public void Execute(ExtensionContext extensionContext)
{
	var xamlFiles = XamlFiles ?? new FileQuery().SelectInThisDirectory(true).All().ToQuery();
	var codeFiles = CodeFiles ?? new FileQuery().SelectInThisDirectory(true).All().ToQuery();

	var xamlFilesByName = extensionContext.GenItems
		.GetByQuery(xamlFiles)
		.Where(i => i.SourceType == SourceType.Page)
		.ToDictionary(o => o.Name);

	if(xamlFilesByName.Count == 0)
		return;

	XamlVerifierEvaluator evaluator = new XamlVerifierEvaluator();
	evaluator.XamlFiles.AddRange(xamlFilesByName.Keys);

	foreach(var compilationUnitExtension in extensionContext.GenItems
		.GetByQuery(codeFiles)
		.Where(i => i.SourceType == SourceType.Compile)
		.Select(i => i.GetExtension<CompilationUnitExtension>()))
	{
		compilationUnitExtension.ParseMethodBodies = false;
		if(compilationUnitExtension.CompilationUnit != null)
			evaluator.CodeFiles.Add(compilationUnitExtension.CompilationUnit);
	}

This part just take all files recursively in the project directory if XamlFiles and CodeFiles are not set.

XamlVerifierEvaluator.XamlFiles is populated with xaml GenItems selected by XamlVerifierExtension.XamlFiles.

XamlVerifierEvaluator.CodeFiles is populated with code files CodeCompileUnit (without parsing methods body) thanks to the object extension CompilationUnitExtension.

Then it iterates on all errors and print them in the output error windows, or correct them.

XamlCorrector corrector = AutoCorrect ? new XamlCorrector()
{
	Evaluator = evaluator
} : null;

var errors = corrector == null ? evaluator.AllErrors() : corrector.AllErrors();

foreach(var error in errors)
{
	if(AutoCorrect)
		continue;

	var item = xamlFilesByName[error.File];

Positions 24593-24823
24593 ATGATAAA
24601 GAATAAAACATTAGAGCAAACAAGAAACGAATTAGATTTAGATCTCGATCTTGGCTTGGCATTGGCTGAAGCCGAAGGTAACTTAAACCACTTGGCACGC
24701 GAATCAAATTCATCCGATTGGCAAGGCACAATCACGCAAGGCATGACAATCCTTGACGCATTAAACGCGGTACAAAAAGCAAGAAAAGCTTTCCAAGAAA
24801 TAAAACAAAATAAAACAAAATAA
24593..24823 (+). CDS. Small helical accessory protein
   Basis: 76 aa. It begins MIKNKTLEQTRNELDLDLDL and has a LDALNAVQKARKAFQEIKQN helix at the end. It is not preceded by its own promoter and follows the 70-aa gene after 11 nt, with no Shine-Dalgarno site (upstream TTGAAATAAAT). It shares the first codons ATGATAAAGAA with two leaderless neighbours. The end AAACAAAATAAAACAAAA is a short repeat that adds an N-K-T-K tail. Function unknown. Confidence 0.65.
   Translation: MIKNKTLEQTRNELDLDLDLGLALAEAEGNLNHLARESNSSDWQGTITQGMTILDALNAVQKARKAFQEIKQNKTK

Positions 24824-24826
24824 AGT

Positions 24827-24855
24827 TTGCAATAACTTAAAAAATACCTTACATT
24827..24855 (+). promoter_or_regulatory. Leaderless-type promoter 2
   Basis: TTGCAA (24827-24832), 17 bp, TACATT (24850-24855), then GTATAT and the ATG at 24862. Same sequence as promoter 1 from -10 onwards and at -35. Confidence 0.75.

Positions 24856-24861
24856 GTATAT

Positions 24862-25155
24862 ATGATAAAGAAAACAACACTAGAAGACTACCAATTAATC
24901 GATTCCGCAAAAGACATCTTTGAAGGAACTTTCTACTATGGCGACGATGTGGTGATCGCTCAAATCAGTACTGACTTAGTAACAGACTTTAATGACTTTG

item.Logger.Error(ToString(error), error.Location);

	if(StopAfterFirstError)
	{
		break;
	}
}

if(corrector != null)
	corrector.SaveCorrections();

XamlCorrector output the same errors as XamlVerifierEvaluator, but, before returning them, create corrections of the xaml files with the help of suggestions.

XamlCorrector.SaveCorrections(), replace actual xaml files by the corrections.

Here is how I output errors in error's window.

private string ToString(XamlVerifierError error)
{
	var propertyError = error as XamlVerifierPropertyError;
	if(propertyError != null)
	{
		return propertyError.PropertyName + " does not exist in " + propertyError.ClassName + Suggestion(error);
	}
	var classError = error as XamlVerifierTypeError;
	if(classError != null)
	{
		return classError.TypeName + " does not exist" + Suggestion(error);
	}
	return error.ToString();
}

private string Suggestion(XamlVerifierError error)
{
	if(error.Suggestion == null)
		return "";
	return ", do you mean " + error.Suggestion + " ?";
}

Conclusion

All this design is entirely streamed, which means that the ANTLR parser moves at the same speed as you iterate on errors.

This is a beta, use AutoCorrect at your own risks, I don't take any responsability if the sky falls on you... Wink | ;)

License

This article, along with any associated source code and files, is licensed under The Microsoft Public License (Ms-PL)

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About the Author

Nicolas Dorier
Software Developer Freelance
France France
I am a trainer and a curious developer.
 
CEO of AO-IS, we created a tool to make IaaS on Azure more easy IaaS Management Studio.
 
If you are interested for working with me, for fun coding stuff, for freelance stuff, or interested in using our cloud training infrastructure freely for a kickass presentation for the dev community ? this way Smile | :)

Comments and Discussions

 
QuestionCan't get it to work Pinmembershogedal24-Oct-12 21:30 
AnswerRe: Can't get it to work PinmemberNicolas Dorier24-Oct-12 23:05